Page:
There is much talk about whether the on-line, digital world threatens the copyright system. The emphasis here is on the ease of copying and distribution of such contents--as David Nimmer pithily observed over a decade ago--"The internet is one great copying machine." The emphasis here is less on whether the ability to control reproduction and distribution will ultimately affect the incentive system for content creation. But I wonder whether a future challenge to the copyright system might also come from questions about the author as the autonomous creator of his or her work.
I thought about this in connection with a recent conversation with an acquaintance of this Kat--Elaine Benton--who recently published a book of poetry here. Nothing especially unusual here, until one delves deeper into the circumstances of the book and its author. Start with the title--Parkinson's, shaken, not stirred! As described on the author's website here, the poetry is all about "living with Parkinson's and Gaucher's disease". It appears that both the medium and the message have been successful.
In talking with with the author about how it came about that she produced this maiden effort at publishing poetry, she made a fascinating observation. According to her doctor, there appears to be evidence that certain medicine taken for Parkinson's disease sometimes has the effect of enhancing the creative powers of the patient, resulting in creative achievements quite unanticipated before the medicine was prescribed. It is possible that the medicine may have assisted the author in bringing her creative efforts to a previously unexperienced level, to the mutual benefit of both the author and her readers.
Elaine Benton's literary accomplishments got me to thinking. Will we at some point reach a stage where external factors might so influence the creative act that it will no longer be correct to describe the work as being an original work of the author? After all, cyclists and track and field athletes are usually disqualified if their results are found to be affected by the taking of an unauthorized foreign substance. The reason for this seems to be that athletic competition rests on the notion of a level playing field, where the only variable are the abilities of the individual athletes. Any influence that violates this principle is considered to be a grounds for disqualifying the athlete involved.
Of course, the creative act and our willingness to attribute authorship is treated completely differently. If an author or artist claims inspiration from a foreign substance, it does not affect the legal position of the author's claim to be the original creator of the work. As long the work was not copied, our notions of authorship, originality and creativity are not affected by the possibility that external factors might have played some part in the creative act.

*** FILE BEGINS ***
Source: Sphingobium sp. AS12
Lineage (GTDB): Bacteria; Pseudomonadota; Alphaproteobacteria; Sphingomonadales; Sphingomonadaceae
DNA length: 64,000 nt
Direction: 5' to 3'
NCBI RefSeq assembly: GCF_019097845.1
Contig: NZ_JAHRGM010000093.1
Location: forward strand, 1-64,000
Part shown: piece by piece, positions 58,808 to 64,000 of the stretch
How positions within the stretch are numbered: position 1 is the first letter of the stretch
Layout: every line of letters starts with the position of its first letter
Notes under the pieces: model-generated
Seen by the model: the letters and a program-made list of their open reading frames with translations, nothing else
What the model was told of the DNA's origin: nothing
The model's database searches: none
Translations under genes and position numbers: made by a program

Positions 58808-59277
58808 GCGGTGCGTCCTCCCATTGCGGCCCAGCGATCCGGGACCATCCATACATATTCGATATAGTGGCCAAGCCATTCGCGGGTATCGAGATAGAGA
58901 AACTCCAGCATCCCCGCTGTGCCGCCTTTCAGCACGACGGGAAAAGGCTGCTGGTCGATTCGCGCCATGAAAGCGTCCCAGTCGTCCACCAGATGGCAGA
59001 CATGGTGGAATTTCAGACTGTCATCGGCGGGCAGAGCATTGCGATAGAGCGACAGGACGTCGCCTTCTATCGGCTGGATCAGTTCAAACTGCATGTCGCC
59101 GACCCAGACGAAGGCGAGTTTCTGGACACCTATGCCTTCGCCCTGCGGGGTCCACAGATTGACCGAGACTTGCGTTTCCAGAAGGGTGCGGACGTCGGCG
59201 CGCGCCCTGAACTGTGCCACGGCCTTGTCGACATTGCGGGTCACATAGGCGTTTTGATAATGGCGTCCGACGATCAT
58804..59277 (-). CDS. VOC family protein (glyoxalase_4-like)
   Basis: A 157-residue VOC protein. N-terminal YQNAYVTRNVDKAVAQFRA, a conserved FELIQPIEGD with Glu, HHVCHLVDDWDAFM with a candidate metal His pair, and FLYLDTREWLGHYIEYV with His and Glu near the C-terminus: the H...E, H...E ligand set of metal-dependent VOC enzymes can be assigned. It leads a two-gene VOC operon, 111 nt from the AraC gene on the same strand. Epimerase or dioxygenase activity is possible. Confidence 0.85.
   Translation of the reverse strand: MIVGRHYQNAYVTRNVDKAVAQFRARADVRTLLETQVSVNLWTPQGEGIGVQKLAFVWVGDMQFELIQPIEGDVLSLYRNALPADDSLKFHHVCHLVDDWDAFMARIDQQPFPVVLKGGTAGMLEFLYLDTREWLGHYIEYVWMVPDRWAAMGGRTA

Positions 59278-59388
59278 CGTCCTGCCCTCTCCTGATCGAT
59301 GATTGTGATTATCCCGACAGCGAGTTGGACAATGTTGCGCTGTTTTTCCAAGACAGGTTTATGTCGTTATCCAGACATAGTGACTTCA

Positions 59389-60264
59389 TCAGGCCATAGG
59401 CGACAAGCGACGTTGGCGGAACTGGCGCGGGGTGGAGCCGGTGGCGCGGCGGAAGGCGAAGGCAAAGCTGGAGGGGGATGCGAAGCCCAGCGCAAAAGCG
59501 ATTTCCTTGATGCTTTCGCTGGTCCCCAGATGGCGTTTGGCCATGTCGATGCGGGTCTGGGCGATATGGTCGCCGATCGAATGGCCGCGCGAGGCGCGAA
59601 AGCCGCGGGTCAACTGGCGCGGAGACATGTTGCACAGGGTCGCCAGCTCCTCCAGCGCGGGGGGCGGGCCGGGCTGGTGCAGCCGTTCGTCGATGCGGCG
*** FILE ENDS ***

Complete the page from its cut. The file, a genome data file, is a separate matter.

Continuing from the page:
But will this always be the case? How about the day where one will be able to decide that she wants to be a murder mystery writer, so she goes to her local pharmacy and purchases a "murder mystery-enhancing" drug. Such a pill may not dictate the contents of the book to be written, but it will work in an integrative fashion with the author's creative personality to bring about the completed form of the work. Will we reach a point where the creative contribution of the author is overshadowed by the affect of the external substance? Or will it always be the case that whatever the external influences on the creative act, the ultimate determinant remains the author and her contribution? From that view, as long as that creative contribution is original, the work is original and authorship and copyright are preserved.
The iconic lyrics to the song, "In the Year 2525", by Zager and Evans, come to mind:
In the year 2525
If man is still alive
If woman can survive
They may find
In the year 3535
Ain't gonna need to tell the truth, tell no lies
Everything you think, do, and say
Is in the pill you took today
In the year 4545
Ain't gonna need your teeth, won't need your eyes
You won't find a thing to chew
Nobody's gonna look at you
In the year 5555
Your arms are hanging limp at your sides
Your legs got not nothing to do
Some machine is doing that for you
In the year 6565
Ain't gonna need no husband, won't need no wife
You'll pick your son, pick your daughter too
From the bottom of a long glass tube
I wonder what Zager and Evans would say about copyright. How about:
"In the year 5555, ain't any copyright, ain't any work,
it's all in the bottle, just ask the clerk."
More on "In the Year 2525" here.